Michelle: Yeah. What else? Yeah.

BJJL: Okay. That’s super fun.

Michelle: Yeah, I think I have [inaudible:00:18:19].

BJJL: We would be remiss if we didn’t talk about MMA and your pro fights that you’ve been doing. Not only have you been doing pro MMA, but you’ve also done Metamoris and Polaris, where they pay you. How does it feel different when you know you’re getting paid for a fight? And how different does it feel in a cage when the cage door locks? Is it just like tournament, the worlds, where you have same pressure? Or you know you’re gonna get hit, so it’s worse pressure?

Michelle: Yeah. For MMA, when they close the door in the cage, it’s not the worst. The worst is when you are in the back, waiting for them to call you.

BJJL: Oh, really?

Michelle: You see, because usually you have other people with you. So you see they’re going to fight, and they come back, or they’re getting ready. They warm up. The coaches are there with you to help you to warm up. Then you have . . . I have a great experience because all the time when I fought, I had someone from my family, or my ex-boyfriend was there with me. They are so calm. You know? I knew they didn’t know about MMA, but they were trying to support me. So I could feel they were nervous. To not show them that I was afraid, I had to keep calm. 

BJJL: Do you have monitors when you’re waiting? Can you watch the fights while you’re waiting? Or is that a bad idea?

Michelle: Yeah, you can, but no, usually I didn’t watch any fights. But I think for Polaris, we did. But for MMA, no. Yeah, I think for MMA, you need to control yourself before. You know? Calm down before it. When they lock the door, there’s nothing to do. You go and try to hit.

BJJL: Just go.

Michelle: Strong.

BJJL: When I Googled you, I was really surprised to find out that you had movie credits, and you’re listed as an actor. Apparently you’re on the DVD, “Made for the Cage 13: Nemesis.”

Michelle: This is a very big surprise. I didn’t know. I’m still waiting for the fight the guy said he would send to me.

BJJL: I think you need to buy the DVD.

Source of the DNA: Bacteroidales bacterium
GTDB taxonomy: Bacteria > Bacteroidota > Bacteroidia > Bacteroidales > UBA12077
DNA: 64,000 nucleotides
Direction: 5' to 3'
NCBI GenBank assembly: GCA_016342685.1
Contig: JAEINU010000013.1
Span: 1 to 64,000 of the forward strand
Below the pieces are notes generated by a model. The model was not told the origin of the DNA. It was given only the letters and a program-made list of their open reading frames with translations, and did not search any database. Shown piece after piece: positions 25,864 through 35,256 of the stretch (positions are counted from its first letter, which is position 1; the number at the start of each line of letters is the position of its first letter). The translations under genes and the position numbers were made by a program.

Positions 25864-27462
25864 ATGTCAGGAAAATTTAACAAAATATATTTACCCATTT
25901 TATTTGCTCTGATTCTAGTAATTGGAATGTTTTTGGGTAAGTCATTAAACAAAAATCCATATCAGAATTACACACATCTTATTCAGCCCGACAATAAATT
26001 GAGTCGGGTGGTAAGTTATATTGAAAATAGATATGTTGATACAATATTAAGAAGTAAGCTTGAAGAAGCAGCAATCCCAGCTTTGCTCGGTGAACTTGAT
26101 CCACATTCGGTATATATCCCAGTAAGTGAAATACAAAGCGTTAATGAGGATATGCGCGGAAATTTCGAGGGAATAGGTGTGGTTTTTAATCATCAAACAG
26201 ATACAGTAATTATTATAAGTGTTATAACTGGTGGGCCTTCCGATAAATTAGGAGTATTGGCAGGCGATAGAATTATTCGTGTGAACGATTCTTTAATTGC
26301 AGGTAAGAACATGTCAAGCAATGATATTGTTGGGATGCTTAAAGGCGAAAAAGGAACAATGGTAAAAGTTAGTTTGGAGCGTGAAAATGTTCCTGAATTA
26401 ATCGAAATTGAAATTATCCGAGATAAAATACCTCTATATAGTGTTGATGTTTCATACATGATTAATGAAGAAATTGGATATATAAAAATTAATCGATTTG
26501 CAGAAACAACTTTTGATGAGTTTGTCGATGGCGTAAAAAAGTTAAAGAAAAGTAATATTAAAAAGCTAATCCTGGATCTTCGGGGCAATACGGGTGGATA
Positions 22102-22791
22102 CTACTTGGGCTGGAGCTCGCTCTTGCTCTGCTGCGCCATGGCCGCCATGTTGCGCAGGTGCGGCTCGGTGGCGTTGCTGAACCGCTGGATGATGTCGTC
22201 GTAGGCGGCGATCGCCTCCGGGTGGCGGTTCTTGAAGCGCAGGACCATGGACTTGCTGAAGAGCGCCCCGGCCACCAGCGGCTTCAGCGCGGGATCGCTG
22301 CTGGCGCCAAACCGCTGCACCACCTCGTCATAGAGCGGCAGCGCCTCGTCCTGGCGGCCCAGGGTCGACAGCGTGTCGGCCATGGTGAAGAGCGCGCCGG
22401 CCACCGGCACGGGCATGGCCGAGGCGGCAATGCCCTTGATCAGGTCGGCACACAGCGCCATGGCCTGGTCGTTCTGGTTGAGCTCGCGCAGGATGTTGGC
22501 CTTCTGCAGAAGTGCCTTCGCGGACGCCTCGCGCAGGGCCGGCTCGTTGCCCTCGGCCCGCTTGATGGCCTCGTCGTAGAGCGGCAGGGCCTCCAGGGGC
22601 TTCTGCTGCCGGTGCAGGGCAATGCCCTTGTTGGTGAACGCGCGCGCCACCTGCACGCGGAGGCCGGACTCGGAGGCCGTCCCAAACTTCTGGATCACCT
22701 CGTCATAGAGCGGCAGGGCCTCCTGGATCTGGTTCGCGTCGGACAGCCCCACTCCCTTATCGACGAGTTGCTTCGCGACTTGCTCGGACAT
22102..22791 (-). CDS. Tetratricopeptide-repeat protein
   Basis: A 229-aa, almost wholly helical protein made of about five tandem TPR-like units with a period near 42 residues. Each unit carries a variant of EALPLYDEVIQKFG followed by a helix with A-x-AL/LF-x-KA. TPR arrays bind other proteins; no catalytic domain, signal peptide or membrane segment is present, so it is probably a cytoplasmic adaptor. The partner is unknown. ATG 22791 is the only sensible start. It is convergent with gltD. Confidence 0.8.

Michelle: Probably gonna ask him now. That’s why he never sent to me.

BJJL: Let’s see. If you have eight world championships, that means that you just passed Hannett and Leticia, because they’re stuck at seven. Right?

Michelle: I did last year.

BJJL: Congratulations.

Michelle: We went to the Hall of Fame dinner.

BJJL: Hall of Fame.

Michelle: Yeah. [inaudible:00:21:08] there. It was like some days before the wars, and then they both lost their fights. So now I’m eight times. Laticia, she loves to compare.

BJJL: Oh, yeah. Oh, yeah.

Michelle: She always, “But do you count your [inaudible:00:21:29]” Eight times is just [inaudible:00:21:31]. Oh, no.

BJJL: You are 32?

Michelle: Thirty-three.

BJJL: Thirty-three. You just turned in January. Happy birthday.

Michelle: Thank you.

BJJL: How many more years do you have? How many more years does your body have? Your mind will go the whole way, but your body?

Michelle: I think my body is still . . . I don’t have any serious injury, never have. You know? I think that’s a really important thing. So I feel like going . . . I don’t know. [inaudible:00:22:01] just asked me the other day. My mom always asks me. For me, I feel like training. You know? I was talking with the guys and said, “You will have more than you ever think. When are you gonna retire?” Not in a rush to retire. You know?

I have a lot of fun training. I have a lot of fun preparing for a competition, even when I had to do the cross-fit, weighing, everything. It’s not fun to cut weight. I’ll be honest. But if I can find a comfortable, I will keep fighting. You know?